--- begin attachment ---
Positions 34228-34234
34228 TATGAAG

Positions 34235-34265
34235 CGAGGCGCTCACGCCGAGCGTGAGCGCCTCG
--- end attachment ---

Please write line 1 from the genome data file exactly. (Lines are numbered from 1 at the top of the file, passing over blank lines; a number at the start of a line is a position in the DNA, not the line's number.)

Positions 34228-34234